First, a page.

This article was written in response to “How should John Arnold approach pension reform?” (February 16) by Felix Salmon.
Felix Salmon’s recent post about my involvement in pension reform and Mayor Chuck Reed’s efforts in California contains serious mischaracterizations.
Salmon repeatedly claims that my wife, Laura, and I and our foundation, LJAF, “support plans making it easier for governments to default on existing promises.” Nothing could be further from the truth. We strongly believe that pension reform should not aim to cut or eliminate benefits, and we believe equally strongly that workers deserve to be a part of a fiscally sound, responsibly managed retirement savings system that provides a path to retirement security. Our communities need a simple, transparent system that holds governments accountable to pay for promises to workers. The current system falls far short of this goal. State and local governments have accrued at least a trillion dollars in pension debt, which has led to benefit cuts in 48 out of 50 states. It is unfair to workers to place them in a system where governments’ failures to fully fund retirement promises can necessitate unexpected benefit changes. For the past three years, we have worked to protect workers by encouraging governments to responsibly address their pension problems through reforms that are comprehensive, sustainable, and fair.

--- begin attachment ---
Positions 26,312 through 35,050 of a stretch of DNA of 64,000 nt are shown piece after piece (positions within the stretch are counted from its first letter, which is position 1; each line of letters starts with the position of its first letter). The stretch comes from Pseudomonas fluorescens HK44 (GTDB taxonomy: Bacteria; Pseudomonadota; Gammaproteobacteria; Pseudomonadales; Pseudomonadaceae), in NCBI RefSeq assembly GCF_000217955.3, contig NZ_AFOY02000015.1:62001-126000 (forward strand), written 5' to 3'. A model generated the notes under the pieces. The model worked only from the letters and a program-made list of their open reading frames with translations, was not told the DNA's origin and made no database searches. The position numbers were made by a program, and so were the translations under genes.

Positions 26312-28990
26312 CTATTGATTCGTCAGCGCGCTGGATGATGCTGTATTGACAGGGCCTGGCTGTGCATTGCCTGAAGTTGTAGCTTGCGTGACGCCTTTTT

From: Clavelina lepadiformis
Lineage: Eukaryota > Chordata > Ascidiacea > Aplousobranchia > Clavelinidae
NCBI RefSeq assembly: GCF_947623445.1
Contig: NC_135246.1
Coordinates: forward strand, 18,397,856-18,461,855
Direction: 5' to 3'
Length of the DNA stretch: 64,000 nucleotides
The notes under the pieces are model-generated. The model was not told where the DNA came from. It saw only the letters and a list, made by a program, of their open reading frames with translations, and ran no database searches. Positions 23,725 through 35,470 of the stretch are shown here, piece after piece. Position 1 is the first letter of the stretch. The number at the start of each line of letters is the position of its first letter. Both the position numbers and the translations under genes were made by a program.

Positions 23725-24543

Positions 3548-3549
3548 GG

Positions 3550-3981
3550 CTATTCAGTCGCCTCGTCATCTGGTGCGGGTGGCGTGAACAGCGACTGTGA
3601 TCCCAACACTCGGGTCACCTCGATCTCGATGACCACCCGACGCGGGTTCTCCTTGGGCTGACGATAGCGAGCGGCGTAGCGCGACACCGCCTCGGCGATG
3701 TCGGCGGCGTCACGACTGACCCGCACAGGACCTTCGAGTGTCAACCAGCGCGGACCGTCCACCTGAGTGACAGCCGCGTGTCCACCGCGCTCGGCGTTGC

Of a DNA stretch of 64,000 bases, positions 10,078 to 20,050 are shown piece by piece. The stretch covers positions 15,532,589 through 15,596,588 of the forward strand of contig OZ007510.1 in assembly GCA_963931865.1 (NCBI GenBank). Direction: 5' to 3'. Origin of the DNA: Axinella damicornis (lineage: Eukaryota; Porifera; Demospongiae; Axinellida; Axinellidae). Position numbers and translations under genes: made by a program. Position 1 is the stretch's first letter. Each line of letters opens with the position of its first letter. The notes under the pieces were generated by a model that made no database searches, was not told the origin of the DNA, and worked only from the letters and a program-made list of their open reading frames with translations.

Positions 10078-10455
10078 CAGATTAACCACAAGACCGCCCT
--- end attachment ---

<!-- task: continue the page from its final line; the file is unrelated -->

In the interest of furthering constructive debate based on facts and not rhetoric, I offer specific comments on Salmon’s recent blog post.
Insofar as there’s a pensions problem, it’s in large part a function of how labor negotiations work in the real world. Local governments, operating on a tight budget, can’t offer the kind of pay raises that the unions demand — and so the unions accept juicier pension benefits in lieu. The present value of the pension benefits is invariably larger than the amount of money the unions would accept as a simple raise — but so long as the current government doesn’t need to pay anything, both the government and the unions are happy. The unions get valuable rights for life, while the government gets to leave for its successors the question of how to pay for them . . . None of this will be easy: the whole reason why pension obligations started ballooning in the first place was that local governments didn’t have the money to hand out pay raises. So the unions will push back against these ideas: they like any system which makes it easier for them to accrue valuable benefits at negligible up-front cost to the government.